Geog final study guide
Geog final study guide Geog 1002
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This 32 page Study Guide was uploaded by Cj Sivulka on Thursday April 28, 2016. The Study Guide belongs to Geog 1002 at 1 MDSS-SGSLM-Langley AFB Advanced Education in General Dentistry 12 Months taught by Dr Stereletskiy in Spring 2016. Since its upload, it has received 31 views. For similar materials see Intro to Physical Geography in Geography at 1 MDSS-SGSLM-Langley AFB Advanced Education in General Dentistry 12 Months.
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Date Created: 04/28/16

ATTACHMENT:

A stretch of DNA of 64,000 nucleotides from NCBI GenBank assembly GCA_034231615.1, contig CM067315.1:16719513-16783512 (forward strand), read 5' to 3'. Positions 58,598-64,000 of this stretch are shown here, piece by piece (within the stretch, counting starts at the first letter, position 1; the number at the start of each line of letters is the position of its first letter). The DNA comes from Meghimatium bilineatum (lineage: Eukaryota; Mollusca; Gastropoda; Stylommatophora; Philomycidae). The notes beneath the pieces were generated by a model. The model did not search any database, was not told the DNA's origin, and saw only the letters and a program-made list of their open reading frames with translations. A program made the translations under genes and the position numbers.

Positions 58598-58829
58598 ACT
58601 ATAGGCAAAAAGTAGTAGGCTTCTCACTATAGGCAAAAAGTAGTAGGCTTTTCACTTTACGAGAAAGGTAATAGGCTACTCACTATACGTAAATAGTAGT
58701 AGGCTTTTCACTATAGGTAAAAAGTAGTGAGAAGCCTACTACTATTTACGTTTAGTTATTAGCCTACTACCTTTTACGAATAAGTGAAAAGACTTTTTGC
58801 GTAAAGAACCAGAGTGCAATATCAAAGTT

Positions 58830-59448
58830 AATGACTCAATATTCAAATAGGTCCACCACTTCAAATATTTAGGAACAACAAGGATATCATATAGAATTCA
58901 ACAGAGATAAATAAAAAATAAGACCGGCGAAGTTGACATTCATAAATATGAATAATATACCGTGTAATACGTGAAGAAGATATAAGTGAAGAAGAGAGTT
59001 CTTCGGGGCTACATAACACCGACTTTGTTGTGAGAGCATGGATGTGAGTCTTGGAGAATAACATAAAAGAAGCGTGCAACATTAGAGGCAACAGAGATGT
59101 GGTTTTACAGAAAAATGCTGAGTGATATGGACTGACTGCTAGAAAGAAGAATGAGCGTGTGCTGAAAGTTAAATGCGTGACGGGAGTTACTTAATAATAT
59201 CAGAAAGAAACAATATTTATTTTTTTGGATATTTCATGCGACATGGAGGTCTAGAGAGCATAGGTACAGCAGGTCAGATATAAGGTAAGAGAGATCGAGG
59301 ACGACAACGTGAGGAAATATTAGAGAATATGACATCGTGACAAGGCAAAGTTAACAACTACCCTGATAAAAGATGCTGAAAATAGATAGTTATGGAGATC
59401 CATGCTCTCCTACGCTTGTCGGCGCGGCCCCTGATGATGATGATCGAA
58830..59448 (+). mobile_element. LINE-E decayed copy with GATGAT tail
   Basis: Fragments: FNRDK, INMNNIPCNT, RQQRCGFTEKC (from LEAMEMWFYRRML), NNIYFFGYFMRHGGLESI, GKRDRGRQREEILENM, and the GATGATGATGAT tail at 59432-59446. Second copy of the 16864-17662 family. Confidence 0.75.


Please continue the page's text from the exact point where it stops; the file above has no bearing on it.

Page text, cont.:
Chapter 12: Soils • Soil – relatively thin surface layer of mineral matter that normally contains a considerable amount of organic material and is capable of supporting living plants; o About 6 inches deep o combination of mineral and organic matter, water and air, living organisms, liquid solutions, etc o 25% air, 25% water, 5% organic matter, 45% mineral matter / parent matter (rock fragments); all of which support plant growth • regolith – broken and partly decomposed rock particles; covers bedrock; kind of like a blanked over the unfragmented rock below the soil • Humus – dark colored semi soluble organic substance formed from decomposition of organic matter; “black gold;” loosens the structure and density of soil o Decomposition is the chemical or physical breakdown of a mass of matter into smaller parts or chemical elements • 5 Factors of Soil formation o Parent Material – the source of rock fragments that make up the soil § Composition has a direct impact on soil chemistry and fertility • Ones rich in nutrients (e.g., limestone and basaltic lava), are easily dissolved in water and made available to plants. • If low in soluble nutrients (Sandstone), water moving through the soil removes them and substitutes with hydrogen making the soil acidic and unsuitable for agriculture. o Influence on soil properties tends to decrease with time as it is altered and climate becomes more important o Climate § Temperature and moisture are the strongest influencers to soil formation (they influence physical and chemical reactions on the parent material) § Climate also determines the vegetation cover which in turn influences soil development by producing organic matter. § Precipitation also affects movement of matter through soil. § As time passes, climate tends to be a prime influence on soil properties while the influence of parent material is less. § Soils tend to show a strong geographical correlation with climate, especially at the global scale. o Topography § Slope and drainage influence it § When soil develops, its vertical extent is continuous and slow changing § Topography determines runoff of water, and its orientation affects microclimate which in turn affects vegetation. § For soil to form, the parent material needs to lie relatively undisturbed so soil horizon processes can proceed. § Water moving across the surface strips parent material away impeding soil development. § Steep slopes have poorly developed soils •Flatter terrain accumulates soil faster § Soil is thinner on slopes because of erosion § Steep slopes don’t have any soil development § Residual soil is developed on bedrock o Vegetation / Biological factor § Influences it through litterfall and process of decomposition because organisms add organic matter and nutrients to the soil which influences soil structure and fertility § Surface vegetation also protects the upper layers of soil from erosion § Animals live in the soil and can tunnel through it Vegetation roots provide aeration and drainage roots § Nutrient Cycling • Biotic elements of the environment need life-sustaining nutrients that find their origin in the soil. • Upon their death, organisms return these nutrients to the soil to be taken up again by other plants and animals. • Hence there is a constant cycling of nutrients between organisms and soils. • Without it, soluble nutrients would be removed from the soil by percolated water, decreasing the soil's ability to support life. o Time – slow process § Influences the temporal consequences of all of the factors described previously § Soils get better developed (Thicker, with greater differences between layers) with more time § Climate interacts with time during the soil development process. § Soil development proceeds much more rapidly in warm and wet climates thus reaching a mature status sooner. § In cold climates, weathering is impeded and soil development takes much longer. • Horizons – soil layers • Soil profile – all the soil horizons taken together; from surface to bed rock • Horizon development process; basically what goes in and out of the soil and how stuff moves around in the soil o Additions (for soil enrichment): water, oxygen, carbon, nitrogen, chlorine, sulfur, organic matter, sediments, energy from the sun o Translocation: clay and organic matter carried by water, nutrients circulated by plants, soluble salts carried in water, soil carried by animals, chemicals, o Transformation: organic matter converted to humus, particles made smaller by weathering, structure and concentration formation, minerals transformed by weathering, clay and organic matter reactions o Loss / Removal: water and minerals in solution or suspension; chemicals, particulates, organic matter • Soil movements o Eluviation – downward transport of fine soil particles, removing them from the upper soil horizon o Illuviation – accumulation in a lower soil horizon of materials eluviated from higher horizons • Soil Horizons o O horizon – loose and partly decayed organic matter o A – mineral matter mixed with some humus; dark colored horizon of mixed mineral and organic matter and with much biological activity o E – zone of eluvation and leeching; a alight colored horizon marked by removal of clay particles, organic matter, and/or oxides of iron and aluminum o B – accumulation of clay, iron and aluminum, from above; zone of illuviation o C – partially weathered parent material o R – unweathered parent material; consolidated bedrock • Soil in Boreal forests – (spodosols); pine trees have low nutrient demands so the litter is poor; little cycling of the nutrients occurs; precipitation also flushes some organic material from the soil • Soil in the warm and wet tropics – (oxisols); Bacterial activity proceeds at a rapid rate, thoroughly decomposing leaf litter; Available nutrients are rapidly taken back up by the trees; High annual precipitation flushes some organic material from the soil; Create soils lacking much organic matter in their upper horizons. • Soils in grasslands – (mollisols); some of the richest in the world; lots of rich humus; fast accumulation of nutrients; low leaching • Soil Properties o Color -‐ A product of soil forming processes; usually red, gray or white, or black or brown; colors give strong hints about soil fertility o Texture – refers to the relative proportion of sand, silt, and clay size particles in a sample of soil; sand, slit, clay refer to particle size; you use a soil texture triangle to classify the texture class o Structure – refers to the way in which soil grains are grouped together into larger masses (peds – an individual natural soil aggregate); soil structure has a major influence on water and air movement § Granular structure – where the structural units are approximately spherical and are bounded by curved or irregular faces (look like cookie crumbs!); allows water and air to penetrate the soil § Blocky structure -‐ the structural units are blocklike; the strongest blocky structure is formed as a result of swelling and shrinking of the clay materials which produce cracks § Platy structure – looks like stacks of dinner plates overlaying one another; platy structure tends to impede the downward movement of water and plant roots through soil o Soil water § Infiltration capacity is the maximum rate at which water (falling rain or melting snow can be taken in (absorbed) by soil through the surface) • Infiltration capacity – amount (depth) / time o F = d/t • Different values of F for different soil textures o EG: coarser soils have higher infiltration capacity § Field / storage capacity – maximum capacity of soil to hold water against the pull of gravity • Sand is 7%; peat is greater than 170% § Types of soil water • Hydroscopic water – water that is bound to soil particles due to molecular forces; can’t be evaporated, used by plants, or removed by any other natural process • Capillary water – the part of soil water which is held as a continuous layer around particles; most of it is available to plant roots • Gravity water – subsurface water that responds to gravitational force, percolating it through the soil o Chemistry – § some elements are required for plant growth • Calcium (Ca++) • Magnesium (Mg++) • Potassium (K+) • Sodium (Na+) § Colloids • Plant nutrients (bases) are attracted and held by very small organic and mineral particles (colloids). • Colloids generally have a net negative charge as a result of their physical and chemical composition. • One of the most important properties of colloids is their ability to attract, hold, and release ions. § Ion Exchange- the exchange of an ion in the soil for another on the surface of a colloid. • The capacity of a soil to retain and exchange ions, is called its exchange capacity. o Exchange capacity - measure of the chemical reactivity of the soil, varies inversely with particle size. Fine soils accumulate and retain many times more ions than do coarse soils. The exchange capacity of the soil's colloidal particles is of tremendous importance. Nutrients that would otherwise be washed away are held in reserve and become available to the plant. § Cations differ in their ability to replace one another; if present in equal amounts, H+ replaces Ca++ replaces Mg++ replaces K+ replaces Na++. If one ion is added in large amounts it may replace another by sheer force of number. This is largely what occurs with the addition of fertilizer. The release of hydrogen ions in soils tends to promote the exchange of ions, making them available to plants. § Ph -‐ H+ concentration in the soil is measured in terms of the pH scale. Soil pH ranges from 3 to 10. Pure water has a pH of 7 which is considered neutral, pH values greater than seven are considered basic or alkaline, below seven acidic. Most good agricultural soils have a pH between 5 and 7. § Pdeogenic regimes – • Laterization Eluviation and leaching of A horizon in wet warm climates (red soils, Fe, Al) • Podzolization Eluviation and leaching of A horizon in cold temperate climates (ash like A, yellow B) • Gleization Reduction of Fe+++ to Fe++ in anaerobic environment • Calcification Calcic hardpans (prairies/steeps) in dry conditions • Salinization Accumulation of chlorides, sulfates in desert climates • Naming and Labeling of Soils o Soil taxonomy – generic; soil is organized based on observable soil characteristics; focus on the existing properties of the soil rather than on the environment, process of development, or other properties • Classifications o Alfisols § Al stands for aluminum and F stands for iron; lots of these 2 elements in the soils; clay accumulation with high bases; most wide ranging of mature soils o Andisols § Andesite, rock formed from a type of Magmum in the Andes Mountans volcanoes; lots of ash o Aridisols § Dry soils; 1/8 of the earth’s surface; requires irrigatoin o Entisols § Very little profile development; sandy / droughty conditions; 12% in Us mostly in west; were recently formed (recENT) o Gelisols § Permafrost layers; in the polar and alpine regions; freezing § Soils of very cold climates that contain 2 meters of the surface § These soils are limited geographically to the high latitude polar regions and localized areas at high mountain elevations § Has a high percentage of organic matter because of the slow rate of microbial decomposition in cold climates o Histosols § Organic soils; cover a small area (2% of US); essentially peatlands, large carbon; living tissue; mostly organic matter o Inceptisols § Few diagnostic features; adolescent in various environments, young soils; beginning of soils in their life o Mollisols § Soft, dark, 22% of the US; excellent for agriculture o Oxisols § highly weather and leached; warm, rainy areas; soils with large amounts of oxygen containing compounds o Spodosols § Acid, sandy forest soils; coniferous forests; wood ash; ashy soils o Ultisols § Soils that have had the last of their nutrient bases leached out; clay accumulation with low bases o Vertisols Chapter 13: Introduction to Landform Study • The Earth interior o Crust – outermost solid layer § 1% of the earth’s volume § 7-70km o mantle – beneath the crust and surrounding the outer core; 2900km, 84% volume § Lithosphere – crust and uppermost zone of mantle § Asthenosphere – layer of the upper mantle and underlying lithosphere; very hot, weak, and easily deformed § Mesosphere – rigid part of the deep matle o Outer core – molten shell beneath the mantle that encloses Earth’s innter core o Inner core – primarily solid: iron nickel alloy • The Composition of the Earth – 100 natural chemicals in the Earth’s crust, mantle, and core o Minerals are the building blocks of the rocks o Solid when – atoms are arranged in a regular pattern to form solid crystals o Naturally found in nature and are organic o Have a specific chemical composition § Silicates, oxides, sulfides, carbonates, halides, native elements o Rocks are consolidated combinations of minerals • Bedrock – buried layer of the residual rock that has not experienced erosion (underneath regolith and soil) • Igneous rocks are formed by solidification of molten magma o Extrusive – volcanic rock; molten rock aka magma is ejected onto the earth’s surface and solidifies in the open air; (lava is when it is out of the earth); pyroclastic § Can see the horizontal layers like on river beds o Intrusive – plutonic; rocks that cool down and solidify beneath the earth’s surface; granite is intrusive • Sedimentary Rocks – formed by sediment consolidation; pressure and cementation o Sediment is material that is broken down by natural processes and is subsequently transported by the action such as wind, water, and ice o Sediment is formed by particles deposited by wind or water and it builds up layers and compacts; cementation happens when pores between the dirt are filled by cementing agents like silica, calcium carbonate, iron oxide o Sedimentary rocks form: § In terrestrial environments – rovers and flood plains (fluvial and alluvial); lakes (lacustrine); deserts (Aeolian environment) § Marine environments – continental shelf; continental slope; abyssal plain; beach and barrier islands o Abundant types of sedimentary rocks • Sandstone – compacted sand grains o Shale – compacted silt and clay particles; most abundant o Limestone – chemically or organically produced (calcium carbonate; skeletal remains lime secreting creatures) • Metamorphic rocks – originally was a different type of rock (like sedimentary or igneous) but was changed by heat and / or pressure within the earth • Ocean floor rocks o Basalt (dense rock) covered with thin layer of sediments o Ocean crust sima rock • Isostasy – isostatic equilibrium o Huge plates of crustal and upper mantle material (lithosphere) “float” on more dense, plastically flowing rocks of the asthenosphere. The “depth” to which a plate, or block of crust, sinks is a function of its weight and varies as the weight changes. This equilibrium, or balance, between blocks of crust and the underlying mantle is called isostasy. The taller a block of crust is (such as a mountainous region), the deeper it penetrates into the mantle because of its greater mass and weight. Isostasy occurs when each block settles into an equilibrium with the underlying mantle. Blocks of crust that are separated by faults will “settle” at different elevations according to their relative mass (Figure ) o Crust floats on the denser, deformable mantle below o There is a gravitational equilibrium at Earth’s crust; where material is added, crust will sink, remove and the crust will rise Geomorphological Processes • Geomorphological processes – what changes the earth o Endogenic – energy from within the earth that changes it § Internal § Geothermal energy § Tectonics, igneous activity, metamorphism § Orogeny / orogenesis (vertical displacement; mountain ranges) § Epeirogeny / Epierogenesis (vertical displacement; entire continents) § Mainly relief construction o Exogenic – energy outside the earth (like atmosphere) that changes it § External § Solar radiation § Denudation: weathering, erosion, transport, deposition § Mainly relief reduction • Erosion wears down a landmass through a predictable series of stages, to a surface of low relief; landscapes can be young and old (relative) • Internal Processes – originate from within the earth; initiated by the internal energy that generates forces that apparently operate outside of any surface or atmospheric influences o Plate tectonics o Volcanism and plutonism o Folding o Faulting o Earthquakes • External processes – operate at the base of the atmosphere; draw their energy mostly from source above the lithosphere, either in the atmosphere or in the oceans o Weathering o Mass wasting o Erosion / deposition • Continental drift – theory to explain Pangea o Originally proposed by Alfred Wegner in 1912; his theory was rejected b/c the ocean floor was too strong to be plowed aside; and because wegner had not proposed a plausible force that could induce the continents to drift o Evidence for continental drift § 1. Fit of coastlines – coastlines of the continents fit together like puzzle pieces § 2. Godwana ice age – finding of tilltes (glacial sediments) in similar places where Pangea was near the south pole § 3, mesosauurus – same animals found on coasts of continents – would’ve been impossible if these continents had not once been touching § 4. Matching mountain ranges § 5. Pole wandering § 6. Sea floor spreading – cracks in the seafloor where they split; midocean ridges are formed by currents of magma rising up from the mantle; volcanic eruptions create new basaltic ocean floor that spreads away from the ridge § 7. Global seismicity – earthquake cracks • Plate tectonics – the combination of the concept of transform faults with the hypothesis of sea floor spreading led to the construction of the theory of plate tectonics; the theory states that the lithosphere is divided into an interlocking network of blocks named plates • Plate boundary movements o Divergence – seafloor spreading o Convergence – collision o Lateral – transform (one goes up one goes down) • Divergent plate boundaries (where they split apart) – are the origin of ocean basins • Rift valley formation - near-shaped lowland between several highlands or mountain ranges created by the action of a geologic rift or fault; formed on a divergent plate boundary, a crustal extension, a spreading apart of the surface, which is subsequently further deepened by the forces of erosion o Begins on a continent o Grows to be come linear sea o A constructive boundary out of rock is created • Convergent plate boundary: ocean to continent – subduction trenches (the slab is pulled next to continents) o The rock is destroyed by subduction; one plate going over the other o Continent plate goes over sea plate o Andes mountain • Convergent plate boundary: ocean to ocean o Subduction trenches deep in the ocean o Rock is destroyed via subduction o Aleutian islands, marina islands • Convergent plate boundary: continent to continent o No subduction o Conservative boundary- rock is neither created or destroyed but pushed up o Makes mountains like the humalayas • Volcanism o Lava – exposed magma o Magma – molten mineral material below the surface that is extruded onto the surface of the earth o Pyroclastic material – solidified materials such as solidified lava blobs, rock fragments, ash, and dust thrown into the air by explosive volcanoes • Types of landforms associated with volcanic activity o Shield volcano – never steep sided; wide; big, largest; high layer upon layer of solidified lava flows; gentle angles; large base; created from basalt; characteristic of the midocean region; basalt has a lot of sand so the lava flow is slow o Composite volcano – steep sided, large, symmetrical cone, layers of pyroclastic material; erupt explosively; can grow tall but not as tall as shield volvanoes o Cinder cone – smallest; steep sided; loose pyroclastic material; 500 meters tall; result of a single eruption • Plate tectonics and hot spots o Hawaii, along the coast of cali, along plate tectonics o Volcanoes are distributed based on the locations of plate tectonics o Volcanoes that aren’t along the edges of the plates are called hotspots – spots that have mantal flumes (much higher temperature of magma); these are the special areas because they sit in the same location regardless of where the plates are moving • Plutonism: ingenous intrusions o Vertical ones are called dikes o Horizontal intrusions are called sills o Baleolith – a very large igneous intrusion extending deep in the earth’s curst • Tectonism or Diastrophism o General term referring to the deformation of the earth’s crust; implies the material is solid and that there’s plate boundary movement § Implies the material is sold § Plate boundary movement – variety to unknown causes § 2 types: folding and faulting • Folding – lateral pressure causes bending in the sedimentary rocks; happens when the rock bends and not breaks o Syncline – a sequence of folded rocks with the youngest rocks on the inside of the fold (at the surface) o Anticline – a sequence of folded rocks with the oldest rocks on the inside of the fold (below the surface) o In the Appalachian mountains in the eastern US, most anticlines and synclines are plunging folds ( V fold goes into the ground) rather than horizontal folds (remains parallel with the ground) o Ridges – when the folded rock turns sharp and stiff o Valleys – when the folded rock turns out smooth and wavy • Faulting – breaking apart of crustal material o Displacement o Occurs in zones of weakness in the crust at the fault line or zone o Types of faults – regardless of size, all faults are classified by the direction of the relative movement which is called the slip § Dip slip faults (normal and reverse) – pulling away at the faults or pushing together at the faults • Motion of the blocks is parallel to the direction o Normal movement is down dip o Reverse movement is up dip § Strike slip faults (left and right lateral) • Horizontal side to side grinding at the fault • Right lateral and left lateral § Oblique slip faults • Displacement both vertically and horizontally § Reverse fault – when 2 blocks collide together and one is pushed on top of the other • Earthquakes – vibration of the earth produced by shock waves resulting from the sudden displacement usually along a fault; release tension accumulating across the plate tectonics o Earthquake waves § P waves – fastest moving, alternately compressing § S waves – slower moving, producing both side to side and up and down motion o Seismic waves – energy waves in an earthquake that originate at the center of the fault motion o Magnitude – calculated on a logamartihic scale § Least understood § Difference between a 3 and a 7 is 1,000,000 times energy § Common scale is richter scale CH15: Preliminaries to Erosion: Weathering and Mass Wasting • Denudation o Overall effect of the disintegration, wearing away, and removal or rock material (i.e. lowering of the surface of continents) o Three processes § Weathering – breaking down rock into smaller components by atmospheric and biotic agencies § Mass wasting – short distance, downslope movement of broken rock material due to gravity § Erosion – more extensive and distant removal, transportation of fragmented rock material • Weathering (rocks are broken down) -‐-‐> Mass Wasting (gravity moves deb ris)-‐-‐> Erosion (weathered debris is removed) -‐-‐> Deposition (debris is deposited) • Weathering is the initial stage o It’s the disintegration and decomposition that destroys rock ; rock is fragmented into small pieces, the atmosphere is a key agent in weatheri ng o 3 main types (mechanical chemical and biological) § Mechanical / physical weathering -‐ the mechanical disintegration of rock without a change in its chemical decomposition • Thermal expansion and contraction -‐ enlargement and reduction in volume in response to heating and cooling; when a rock is heated it expands, when it is cooled it contracts; different minerals expand and contract at different rates • Exfoliation – o Mechanical exfoliation -‐ rock expands and cracks as pressure is reduced due to removal of overlaying material; rocks below the earths surface support the weight of the overlying column of rock; buried rocks are slightly contracted under pressure; erosion or tectonics strops away overlying rock and decreases pressure on buried rocks; this results in release of the pressure that forms parallel to the surface; with continued exposure of buried rock slabs of rock break long the pressure release fractures; this is called unloading o Unloading exfoliation -‐ Stripping away of roughly parallel, cocentric rock slaps; curved layers peel off bed rock ; deformation of rock due to the relief of confining pressure of overlying rock • Frost wedging -‐ expansion of water in the rock and cracks the rock • Crystal growth – salt crystals grow from evaporated salty water; in desert an semi desert environments, water on the surface or in th e soil is often evaporated; as water evaporates, salts that were dissolved in the water are forced to crystalized § Chemical weathering -‐ reactions involve exchanges of materials between reactant and the rock; principal agents of chemical weathering: oxygen, water, carbon dioxide • Agents in chemical weathering: oxidation, hydrolysis, carbonation o Oxidation -‐ Oxygen attacks the minerals containing iron, forming red oxides = reddish rock o Hydrolysis -‐ Water attacks hydrogen and hydroxide in rock, displacing potassium, sod ium, calcium and magnesium ions; hydrolysis is the most common weathering reaction on earth o Carbonation -‐ A weak carbonic acid converts limestone to dissolved calcium and biocarbonate s; deeply pitted surface of the limestone; rainfall erodes the limestone into pits and channels by dissolving it • Spherodial weathering – when the chemical weathering makes rocks spherical • Rates of chemical weathering -‐ Australians do this with rocks in graveyards and dates § Biological weathering • Direct • Biophysical Biochemical Root pressures, growth stresses, Bacterial redox, chelation, wetting and drying, mechancial cation exchange, solution boring • Indirect -‐ soil mixing; production of organic acids and CO2; organic layers protecting a surface • Biological agents in weathering • Root weathering -‐ where tree roots influence pavement • Lichens and mosses open fissures and rocks and scrounge nutrients • Rates of weathering • Relative resistant • Permeability / porosity • Quartz content • Jointing • Relative exposure • Increasing surface exposure of rock accelerates weathering • Vegetation • Interception rate; infiltration rates; organic matter production • Altitude • Mechanical (freezing / thawing) increases in importance with higher altitude / elevation • Chemical increases in importance at lower altitudes especially with increase in vegetative cover • Slope • Inverse relationship between slope and interception, infiltration, vegetative cover • Direct relationship between slope and materia l transport o Regolith – a product of rock weathering – the amount of weathering increases towards the surface • Mass wasting is step 2 of denudation (after weathering = 1 stage) st o Intermediate stage is the mass wasting; gravity is the energizing force behin d mass wasting o Mass movements -‐ any unit of movement of a body of material, propelled, and controlled by gravity (2 major categories: landslides (rock and soil); avalanches (snow and ice) o Major mass movements -‐ seismic activity, atmospheric elements o Increasing risk of this worldwide -‐ land hunger (Barrio settlements) § Up to 90% of landslide deaths occur on the pacific rim § US economic loss well over $1 billion a year § Death total is usually low, speed off the slide o Landslides – downslope movement of rock and s oil debris that have been separated from the underlying slope; occur when the strength of the material comprising the slope is exceeded by a downslope stress § Mechanics of landslides • D=driving force or shear stress • S = resisting force or shear strength • Landslides occur when D>S • N = normal force; force perpendicular to the slope • W = weight of the material, vertical pull of the vravity • A = angle of the slope • Angle of repose -‐ the maximum angle at which a material can remain at rest on the slope § Landslides occur in areas where there is: seismic shaking; high relief, mountainous environments; moderate relief, severe land degradation; areas with loose deposits; areas with high rainfall o Types of mass wasting -‐ movement of debris (mainly rock) transported through the air § Fall – movement of debris (mainly rock) transported through the air; presence of water freeze-‐thaw cycle; earthquakes; slopes steeper than 40 degrees; on some roadways, there is mesh that prevents rock from covering roadway § Slide – can be rock or land; • Rockslides can happen suddenly with rapid downslope movement of talus • Landslides – happen when the movement of rock and soil slip along surfaces due to gravity o Two main types § Rotational slides (slumps); curved slip surface § Translational slides – relatively uniform, planar surfaces; block glides and debris slides o Landslide warning signs: doors or windows jam for the first time; new cracks appear in plaster, tile, brick, or foundations; outside walls or stairs begin pulling away from building; slowly developing widening cracks appear; underground utility lines break § Flow – when there is water or ice to lubricate the movement of slope material • Debris (Mud flow) – movements of fluidised soil and other material acing in a viscos mass o occurs when there is lo ose slope material that becomes saturated o high water content – fast moving; generally follow stream channels; deadly § creep – the imperceptibly slow down-‐slope movement of material; usually has to do with freezing and thawing of the soil; can be indicated by tilted fence posts • soilfluction – involves the freezing and thawing of soil above the permafrost, causing the slope to sag downslope § Other triggers of mast wasting: events ice wedging; biological activity (human pushing a rock down a hill); shocks (like an earthquake) • Slope modification – modification of a slop by either humans or by natural cause can result in changing the slope angle so that it is no longer at the angle of repose; a mass wasting event can then restore the slope to its angle of repose • Undercutting – streams eroding their banks or surf action can undercut a slope making it unstable • Overloading – involves an increase in weight which may increase the shear stress on the slope or may increase the water pressure and decrease friction causing slope failure; this factor is almost always the result of human activity including the weight of buildings, or things like dumping, filling or piling up material • Removal of vegetation – can cause erosion of soil more easily • Exceptional precipitation – heavy rains can saturate regolith reducing grain to grain contact and reducing the angel of repose, thus triggering a mass wasting event Fluvial processes • Running water over the land • Fluvial -‐ system is powered by conversion of the potential energy of sol ar radiation and gravity to kinetic energy of motion and heat; most energy is lost to friction and turbulence, but small fraction is converted to mechanical work of erosion and transportation o Contributes more to shaping landforms than all the other externa l components combined • Agents of continental denudation o Rivers 85-‐90% o Glaciers 7% o Waves 2% o Wind 1% • Stream -‐ a long narrow body of water that flows in a trench like depression (channel) under the force of gravity • Classical Fluvial Classification Systems o By constancy of flow • Perennial streams -‐ constant flow; streams that we see in mid latitudes; base flow is provided by ground water seepage into the channel • Intermittent (seasonal) streams -‐streams which only flow during wetter times of the year • Ephermal Streams -‐ a stream that carries water only during and immediately after periods of rainfall or snowmelt • The stream system o Drainage basin / watershed -‐ an area of land that contains a common set of streams and rivers that all drain into a singer larger body of water, such as a larger river, lake or ocean o Drainage divide -‐ represents the boundary between adjacent drainage basins and determines into which basin precipitation flows o Tributary systems -‐ are small streams that enter into the main stream o Endorheic basins do not drain into the ocean • Stream characteristics o Channel slope or gradient -‐ the difference in elevation between two points on a stream divided by the distance between them measured along the stream channel o Flow velocity -‐ how fast the water is movin g through a cross section; determined by the balance between the down slope gravitational stress as a result of the slope of a stream, and the loss or expenditure of energy in the overcoming the frictional resistance of the channel bed and side o Stream discharge (Q) -‐ the volume of water passing through a particular cross section in a unit of time, measured in units like cubic meters per second or cubic feet per second • Q = A*V § A -‐ cross sectional area; V -‐ velocity • The work of streams o Erosion -‐ the group of processes whereby earth material is loosened or dissolved and removed from any part of the earth's surface; stream erosion is the detachment of material from bed or sides of the channel • Erosional landforms -‐ landforms shaped by removal of regolith or bedr ock by erosion o Transportation -‐ once material is detached from the channel it can be transported; transportation is the movement of earth material, in this case, by water o Deposition -‐ the laying down of potential rock forming material in the form of sedim ents • Depositional landforms -‐ landforms made by the deposition of sediment o Hydraulic action -‐ the impact of water on the sides and bed of a channel; it dislodges unconsolidated materials and makes them available for transport o Abrasion -‐ the mechanical wearing down of rock by the rock fragments that are being transported by the stream o Corrosion -‐ the chemical reaction of moving water with the material on the stream bed o Rainsplash erosion the process of disturbing the soil surface by the direct force of fal ling rain drops o Overland flow -‐ unconfined flow of water running across the surface in very shallow depths; occurs on relatively smooth slopes • Rill erosion -‐ If there are small irregularities at the surface, the water tends to concentrate in small channels called Rills. Because water is confined it moves much faster § Rill erosion is the removal of material by concentrated erosion running through little streams o Gullies -‐ steep sided trenches formed by the coalescence of many rills o Ravine -‐ a deep narrow steep-‐sided valley formed by running water o Progression of erosional landforms associated with streams • Rills -‐-‐> gullies -‐-‐> ravines -‐-‐> valleys o The base level of a stream is defined as the lowest level to which a stream can erode its channel; lowest level at which erosion is impossible (aka like the mouth of the river where it meets the ocean) • For most streams, base level is sea level (Absolute (ultimate) base level) • Variations in bedrock and topography will often result in a temporary base level (local base level) • Examples of local base levels: lakes, larger streams, resistant rock • Sediment transport in a stream -‐ the material transported through a stream is called the stream load: o Dissolved -‐ part of the fluid; comes from groundwater seepage into the stream; also comes from the solution of materials that line the channel; particular important in limestone areas o Suspended -‐ comprised of sediment and transported through the stream; composed of silt and clay particles suspended by flow o Bed (or traction) load -‐ that which is moved across the bed of the channel • Can be transported by § Traction -‐ scooting and rolling of particles along the bed § Saltation -‐ a bouncing like movement • Stream competence -‐ the size of the largest particles a stream can move; competence is ex pressed in terms of mass; it is a function of stream velocity • Steam capacity -‐ the total sediment load a stream can move or transport in a given length of time; expressed in terms of mass per time; it is a function of stream discharge • The functions of velocity o Deposition in regards to velocity -‐ as velocity and discharge decreases, the ability of the stream to move sediment through it decreases, the heaviest particles deposit on the bed first, with the smaller and lighter particles transported much further b efore accumulating • Alluvium -‐ materials deposited by streams o Erosion -‐ if velocity goes up then rate of erosion goes up o Transportation -‐ stream capacity (the total sediment load a stream can move or transport) is a function of stream discharge (Q -‐ the volume of water passing through a particular cross section in a unit of time); if stream discharge, Q, is increasing, then so is stream capacity • AKA: the more water passing in a rover, then the more sediment load a stream can move and transport o Streams can undergo substantial changes in their geometry in response to changes in the velocity, discharge and